He said his country had always stressed its deep attachment to the creation of a nuclear-weapon-free zone in the Middle East. As such, it was gravely concerned at the obstruction presented by Israel to such a zone. Israel had refused to join the NPT. Israel had continued to obstruct the establishment of such a zone, despite the awareness of the international community that it was greatly undermining the credibility and universality of the NPT and despite the good intentions of the other parties concerned. The creation of such a zone depended on Israel's support. It must join the NPT, place its nuclear installations under International Atomic Energy Agency (IAEA) safeguards, and eliminate its entire nuclear arsenal. That step was a prerequisite for the creation of such a zone.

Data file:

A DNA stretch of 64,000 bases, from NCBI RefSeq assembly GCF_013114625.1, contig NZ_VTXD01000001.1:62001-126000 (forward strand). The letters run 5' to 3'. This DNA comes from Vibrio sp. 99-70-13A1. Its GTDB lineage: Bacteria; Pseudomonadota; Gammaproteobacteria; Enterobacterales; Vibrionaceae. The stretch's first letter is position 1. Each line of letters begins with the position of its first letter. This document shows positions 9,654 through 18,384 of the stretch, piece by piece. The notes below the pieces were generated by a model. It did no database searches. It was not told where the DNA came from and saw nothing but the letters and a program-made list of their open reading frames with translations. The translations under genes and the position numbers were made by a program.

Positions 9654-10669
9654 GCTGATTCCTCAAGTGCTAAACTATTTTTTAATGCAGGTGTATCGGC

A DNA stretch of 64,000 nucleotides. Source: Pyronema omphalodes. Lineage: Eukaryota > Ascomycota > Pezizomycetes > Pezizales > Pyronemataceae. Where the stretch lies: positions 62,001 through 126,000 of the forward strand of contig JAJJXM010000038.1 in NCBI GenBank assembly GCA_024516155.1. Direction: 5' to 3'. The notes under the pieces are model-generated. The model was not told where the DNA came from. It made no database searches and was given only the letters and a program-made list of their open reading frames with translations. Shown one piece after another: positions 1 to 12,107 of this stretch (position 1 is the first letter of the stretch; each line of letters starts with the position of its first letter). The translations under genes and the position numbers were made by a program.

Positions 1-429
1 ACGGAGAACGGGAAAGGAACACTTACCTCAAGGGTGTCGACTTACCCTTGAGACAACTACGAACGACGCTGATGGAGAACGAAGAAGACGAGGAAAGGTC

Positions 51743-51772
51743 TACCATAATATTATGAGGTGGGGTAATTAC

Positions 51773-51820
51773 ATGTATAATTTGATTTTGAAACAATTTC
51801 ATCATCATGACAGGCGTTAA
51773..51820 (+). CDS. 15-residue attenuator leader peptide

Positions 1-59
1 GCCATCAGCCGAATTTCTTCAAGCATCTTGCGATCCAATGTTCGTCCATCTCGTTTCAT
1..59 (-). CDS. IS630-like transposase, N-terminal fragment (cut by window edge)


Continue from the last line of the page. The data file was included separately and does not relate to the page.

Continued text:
The convening of a fourth special session of the General Assembly devoted to disarmament would enable the international community to assess implementation of the results of the first such session in 1978, he said. The true political will of the world community was needed to to implement that outcome and pave the way for the complete elimination of nuclear weapons and carry out full and complete disarmament under effective international control. The General Assembly should adopt a consensus resolution reflecting a true willingness to hold such a session as soon as possible. In light of the 1996 advisory opinion of the International Court of Justice on the destructive capability of nuclear weapons, a timetable should be set up for the elimination of those weapons under effective international control.